We've created a catch-22 system for those who enforce immigration rules. We tell them that they have to stop the influx of undocumented aliens. But we get upset when they question people who look like they could be from some other country.
With this kind of system we end up with countless incidents such as that of the US-born Hispanic truck driver who was recently held by immigration officials until he came up with a birth certificate.
One possible solution, which would be more fair to all, is a national identification card which communicates citizenship or legal standing. (Driver licenses and social security cards do not establish citizenship.) If every adult, regardless of race or ethnicity, were expected to carry and provide such documentation at check points then we'd avoid a lot of the discrimination issues.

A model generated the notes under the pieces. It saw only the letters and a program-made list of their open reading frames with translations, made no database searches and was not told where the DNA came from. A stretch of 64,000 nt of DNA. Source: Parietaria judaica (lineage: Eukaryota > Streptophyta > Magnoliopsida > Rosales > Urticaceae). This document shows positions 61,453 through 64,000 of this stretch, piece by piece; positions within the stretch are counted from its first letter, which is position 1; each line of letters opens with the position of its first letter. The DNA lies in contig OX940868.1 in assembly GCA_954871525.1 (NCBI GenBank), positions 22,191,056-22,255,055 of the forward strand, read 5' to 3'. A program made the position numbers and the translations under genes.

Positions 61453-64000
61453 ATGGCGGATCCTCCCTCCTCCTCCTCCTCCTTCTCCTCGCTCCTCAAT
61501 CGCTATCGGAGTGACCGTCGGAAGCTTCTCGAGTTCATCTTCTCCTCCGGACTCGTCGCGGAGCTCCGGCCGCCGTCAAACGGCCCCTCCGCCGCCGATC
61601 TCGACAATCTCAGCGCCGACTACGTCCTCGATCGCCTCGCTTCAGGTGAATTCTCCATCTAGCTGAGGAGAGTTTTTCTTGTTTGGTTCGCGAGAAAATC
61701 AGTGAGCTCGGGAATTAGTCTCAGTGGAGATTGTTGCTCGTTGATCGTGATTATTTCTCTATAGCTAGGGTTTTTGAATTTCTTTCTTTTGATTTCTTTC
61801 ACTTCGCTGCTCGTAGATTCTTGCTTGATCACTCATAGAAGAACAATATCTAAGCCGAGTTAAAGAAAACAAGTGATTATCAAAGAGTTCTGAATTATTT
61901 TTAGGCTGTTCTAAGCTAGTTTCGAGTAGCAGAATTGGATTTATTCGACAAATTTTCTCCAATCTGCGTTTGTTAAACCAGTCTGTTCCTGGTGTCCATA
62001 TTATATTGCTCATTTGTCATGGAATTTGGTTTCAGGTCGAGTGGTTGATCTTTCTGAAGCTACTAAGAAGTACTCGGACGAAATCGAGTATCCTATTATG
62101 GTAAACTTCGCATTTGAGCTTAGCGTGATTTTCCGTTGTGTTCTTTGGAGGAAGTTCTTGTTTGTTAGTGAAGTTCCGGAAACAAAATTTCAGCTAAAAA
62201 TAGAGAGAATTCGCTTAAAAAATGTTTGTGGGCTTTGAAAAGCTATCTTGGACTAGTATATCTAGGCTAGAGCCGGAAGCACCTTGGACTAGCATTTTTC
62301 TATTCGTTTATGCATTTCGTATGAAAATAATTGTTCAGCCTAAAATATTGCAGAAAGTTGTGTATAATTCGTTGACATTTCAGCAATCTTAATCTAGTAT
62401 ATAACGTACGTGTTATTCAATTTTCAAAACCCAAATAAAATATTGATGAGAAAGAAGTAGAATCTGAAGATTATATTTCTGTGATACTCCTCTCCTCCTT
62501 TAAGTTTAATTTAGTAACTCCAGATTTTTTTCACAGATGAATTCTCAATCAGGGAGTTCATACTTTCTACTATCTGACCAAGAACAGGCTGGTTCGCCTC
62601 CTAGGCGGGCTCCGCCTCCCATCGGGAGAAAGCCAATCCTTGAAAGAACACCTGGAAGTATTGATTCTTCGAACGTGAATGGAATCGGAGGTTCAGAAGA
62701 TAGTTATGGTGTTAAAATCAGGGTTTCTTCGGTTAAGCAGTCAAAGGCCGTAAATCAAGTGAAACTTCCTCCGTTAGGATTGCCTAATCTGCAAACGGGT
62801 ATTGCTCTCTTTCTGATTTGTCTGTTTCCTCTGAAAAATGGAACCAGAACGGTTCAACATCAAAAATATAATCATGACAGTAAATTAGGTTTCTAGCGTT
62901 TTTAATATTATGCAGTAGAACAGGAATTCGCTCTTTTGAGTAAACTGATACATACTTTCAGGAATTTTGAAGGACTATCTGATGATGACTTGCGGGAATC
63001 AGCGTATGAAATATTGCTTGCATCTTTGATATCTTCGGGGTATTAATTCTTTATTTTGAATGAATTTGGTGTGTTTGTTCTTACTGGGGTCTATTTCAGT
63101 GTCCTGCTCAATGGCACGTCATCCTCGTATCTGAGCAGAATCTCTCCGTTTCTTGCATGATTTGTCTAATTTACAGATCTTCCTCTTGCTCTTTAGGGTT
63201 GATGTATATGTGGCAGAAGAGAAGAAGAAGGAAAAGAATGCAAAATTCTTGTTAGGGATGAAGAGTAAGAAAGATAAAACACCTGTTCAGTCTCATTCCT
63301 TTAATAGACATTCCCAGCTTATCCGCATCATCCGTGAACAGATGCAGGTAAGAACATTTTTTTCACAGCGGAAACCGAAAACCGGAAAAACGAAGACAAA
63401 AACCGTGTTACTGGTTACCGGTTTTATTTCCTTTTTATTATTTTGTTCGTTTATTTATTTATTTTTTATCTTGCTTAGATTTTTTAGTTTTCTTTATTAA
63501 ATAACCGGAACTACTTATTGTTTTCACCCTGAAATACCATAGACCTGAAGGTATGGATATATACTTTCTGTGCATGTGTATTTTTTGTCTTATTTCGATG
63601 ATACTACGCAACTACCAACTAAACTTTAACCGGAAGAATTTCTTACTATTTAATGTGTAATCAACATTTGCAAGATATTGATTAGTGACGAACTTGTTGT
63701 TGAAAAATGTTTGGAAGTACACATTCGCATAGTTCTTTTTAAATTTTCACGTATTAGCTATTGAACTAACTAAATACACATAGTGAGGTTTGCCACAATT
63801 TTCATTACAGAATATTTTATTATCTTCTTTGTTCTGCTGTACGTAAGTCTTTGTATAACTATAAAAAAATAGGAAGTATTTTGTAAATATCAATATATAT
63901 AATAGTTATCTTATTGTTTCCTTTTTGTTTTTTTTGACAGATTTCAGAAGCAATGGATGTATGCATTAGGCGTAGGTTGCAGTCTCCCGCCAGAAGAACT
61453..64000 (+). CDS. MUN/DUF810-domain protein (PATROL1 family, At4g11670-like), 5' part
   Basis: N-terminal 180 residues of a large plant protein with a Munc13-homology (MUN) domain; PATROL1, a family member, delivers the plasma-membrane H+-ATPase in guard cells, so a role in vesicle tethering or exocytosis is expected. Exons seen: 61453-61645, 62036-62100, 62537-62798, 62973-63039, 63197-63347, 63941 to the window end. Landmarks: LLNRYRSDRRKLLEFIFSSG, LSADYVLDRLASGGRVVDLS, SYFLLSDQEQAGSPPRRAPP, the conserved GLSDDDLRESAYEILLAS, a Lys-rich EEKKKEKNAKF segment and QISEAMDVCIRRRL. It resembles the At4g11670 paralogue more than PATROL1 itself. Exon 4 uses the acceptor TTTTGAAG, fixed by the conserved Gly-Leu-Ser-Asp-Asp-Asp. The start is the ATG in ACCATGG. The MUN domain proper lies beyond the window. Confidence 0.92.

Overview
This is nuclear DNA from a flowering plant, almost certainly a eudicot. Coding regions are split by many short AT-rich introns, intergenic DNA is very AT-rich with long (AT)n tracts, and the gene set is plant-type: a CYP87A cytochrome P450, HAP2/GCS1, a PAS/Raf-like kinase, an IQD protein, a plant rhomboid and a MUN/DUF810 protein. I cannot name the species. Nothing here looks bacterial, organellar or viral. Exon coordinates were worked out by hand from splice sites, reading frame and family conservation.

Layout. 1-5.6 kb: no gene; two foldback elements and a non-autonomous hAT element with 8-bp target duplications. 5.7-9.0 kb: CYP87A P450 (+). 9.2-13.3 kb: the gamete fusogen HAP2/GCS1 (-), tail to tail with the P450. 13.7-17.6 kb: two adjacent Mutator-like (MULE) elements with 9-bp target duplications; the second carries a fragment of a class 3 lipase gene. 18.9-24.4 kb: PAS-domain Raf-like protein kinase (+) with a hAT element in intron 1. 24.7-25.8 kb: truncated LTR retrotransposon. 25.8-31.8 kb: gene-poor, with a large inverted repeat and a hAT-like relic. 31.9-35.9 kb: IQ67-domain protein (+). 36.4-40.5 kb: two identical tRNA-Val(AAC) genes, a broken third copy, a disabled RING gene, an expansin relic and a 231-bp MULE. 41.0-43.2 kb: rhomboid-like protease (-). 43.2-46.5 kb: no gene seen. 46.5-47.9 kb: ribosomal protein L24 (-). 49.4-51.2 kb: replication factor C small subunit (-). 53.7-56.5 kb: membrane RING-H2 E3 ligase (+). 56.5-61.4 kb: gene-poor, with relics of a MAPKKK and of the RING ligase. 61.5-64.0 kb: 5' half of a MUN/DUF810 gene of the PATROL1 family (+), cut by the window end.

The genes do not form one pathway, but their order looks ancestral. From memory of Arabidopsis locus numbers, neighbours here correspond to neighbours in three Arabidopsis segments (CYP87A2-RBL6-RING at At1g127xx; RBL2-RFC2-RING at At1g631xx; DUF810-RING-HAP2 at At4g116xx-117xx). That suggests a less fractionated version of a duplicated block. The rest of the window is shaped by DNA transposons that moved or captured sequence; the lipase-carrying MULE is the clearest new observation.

Of course, conservatives have with good reason traditionally resisted this idea. Many people feel that allowing the government to track their movement with such a system would be unconstitutional --or at least dangerously close to being so. But there could be checks and balances built into the system. There are other countries which have tackled this issue.
The wallet-size US Passport Card is a step that direction but it is over-priced (IMHO) and voluntary. (Note that it is only good at the land border crossings or sea ports-of-entry. For some reason it doesn't work for cross-border air travel.)